Bob, she cannot forge signatures wit
hout Alice's private key and Bob's private key. Hence, the
enhanced protocol defeats the man

in

the

middle attack.[6]
Usage of Diffie

Hellman
Unlike RSA and DSS, Diffie

Hellman is used in interactive transactions, rather than a batch transfer
from a sender
to a receiver.
Diffie

Hellman is commonly used when you encrypt data on the Web using either SSL or TLS and
in VPN (Secure Socket Layer, Transport Layer Security and Virtual Private Networks respectively).
[9][1]
DHP
–
Diffie

Hellman problem
The Diffie

He
llman problem is a golden mine for cryptographic purposes and is more and more
studied. This problem is closely related to the difficult of computing the discrete logarithm problem
over a cyclic group. It was
first propose
d by
Whitfield Diffie and Martin
Hellman. The DHP is a
problem that is believed to be difficult to do, hence the security of many cryptographic protocols
reduces to the DHP[2][3]. If someone were to discover an easy solution to the DHP, it would cast
serious doubt on the security of these
cryptographic protocols, and in fact many protocols would be
easily broken. Understanding the difficulty of the DHP is a very important concept in modern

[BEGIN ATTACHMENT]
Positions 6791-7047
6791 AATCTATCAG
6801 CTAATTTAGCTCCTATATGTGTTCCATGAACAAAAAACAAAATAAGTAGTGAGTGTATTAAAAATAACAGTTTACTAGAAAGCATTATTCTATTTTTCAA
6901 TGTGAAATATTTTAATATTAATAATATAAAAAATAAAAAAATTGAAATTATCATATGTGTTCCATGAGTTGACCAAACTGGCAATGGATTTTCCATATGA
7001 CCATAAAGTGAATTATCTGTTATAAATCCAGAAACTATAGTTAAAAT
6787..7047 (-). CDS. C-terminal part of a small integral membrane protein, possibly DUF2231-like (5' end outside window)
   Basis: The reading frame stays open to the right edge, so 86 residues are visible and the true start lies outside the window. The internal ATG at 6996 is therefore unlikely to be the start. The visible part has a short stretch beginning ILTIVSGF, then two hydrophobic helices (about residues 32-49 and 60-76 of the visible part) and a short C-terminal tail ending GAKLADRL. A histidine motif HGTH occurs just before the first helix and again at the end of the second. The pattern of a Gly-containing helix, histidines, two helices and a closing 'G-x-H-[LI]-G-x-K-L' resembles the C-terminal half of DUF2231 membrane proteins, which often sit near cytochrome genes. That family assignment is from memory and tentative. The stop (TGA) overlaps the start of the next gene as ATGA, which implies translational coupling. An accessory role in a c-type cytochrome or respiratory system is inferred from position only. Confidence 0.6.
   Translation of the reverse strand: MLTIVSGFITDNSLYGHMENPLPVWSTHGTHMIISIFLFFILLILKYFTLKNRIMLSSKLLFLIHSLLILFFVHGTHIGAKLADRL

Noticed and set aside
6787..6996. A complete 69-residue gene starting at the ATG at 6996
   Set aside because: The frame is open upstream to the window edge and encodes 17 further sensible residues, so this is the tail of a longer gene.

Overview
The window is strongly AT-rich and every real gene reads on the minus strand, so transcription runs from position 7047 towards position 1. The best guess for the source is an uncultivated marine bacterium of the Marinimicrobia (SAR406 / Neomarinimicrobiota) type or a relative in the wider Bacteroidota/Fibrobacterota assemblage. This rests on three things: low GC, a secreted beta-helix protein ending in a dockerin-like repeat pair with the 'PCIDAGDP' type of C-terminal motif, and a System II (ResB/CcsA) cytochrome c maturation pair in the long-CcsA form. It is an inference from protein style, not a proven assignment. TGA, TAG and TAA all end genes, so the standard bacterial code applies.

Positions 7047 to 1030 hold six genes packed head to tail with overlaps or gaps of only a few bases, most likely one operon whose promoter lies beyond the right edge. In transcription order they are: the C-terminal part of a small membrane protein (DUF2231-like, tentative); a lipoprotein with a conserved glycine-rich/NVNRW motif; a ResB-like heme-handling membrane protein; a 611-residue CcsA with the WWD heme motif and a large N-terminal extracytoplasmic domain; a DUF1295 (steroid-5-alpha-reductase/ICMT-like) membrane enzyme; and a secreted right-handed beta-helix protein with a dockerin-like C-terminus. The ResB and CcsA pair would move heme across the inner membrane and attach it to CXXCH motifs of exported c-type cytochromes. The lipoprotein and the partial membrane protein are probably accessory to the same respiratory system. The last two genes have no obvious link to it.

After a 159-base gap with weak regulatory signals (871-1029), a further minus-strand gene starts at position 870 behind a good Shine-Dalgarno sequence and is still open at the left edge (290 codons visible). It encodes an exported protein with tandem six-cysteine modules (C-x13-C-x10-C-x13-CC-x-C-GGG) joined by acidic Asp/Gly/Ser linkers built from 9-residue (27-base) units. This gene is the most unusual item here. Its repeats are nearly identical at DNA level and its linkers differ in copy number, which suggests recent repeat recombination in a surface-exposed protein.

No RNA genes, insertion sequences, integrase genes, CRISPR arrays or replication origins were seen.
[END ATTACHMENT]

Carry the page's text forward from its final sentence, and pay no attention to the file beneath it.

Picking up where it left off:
cryptography.
It is widely conjectured that Diffie

Hellman can be broken using a code

breaking quant
um
computer at approximately the same speed as Diffie

Hellman can be run on a classical computer
using integer factorization algorithm. For example data encrypted using Diffie

Hellman

2048
recorded today may be rapidly decrypted by a party with a code

brea
king quantum computer at a
later time.[13]
Digital Signature
In the original description, the Diffie
–
Hellman exchange by itself does not provide authentication of
the communicating parties so, a method to authenticate the communicating parties to each o
ther is
generally needed to prevent most common attacks.
A variety of cryptographic authentication solutions incorporate a Diffie
–
Hellman exchange. When
Alice and Bob have a public key infrastructure, they may digitally sign the agreed key. When Alice
and
Bob share a password, they may use a password

authenticated key agreement form of Diffie
–
Hellman, such as the one described in ITU

T Recommendation X.1035, which is used by the G.hn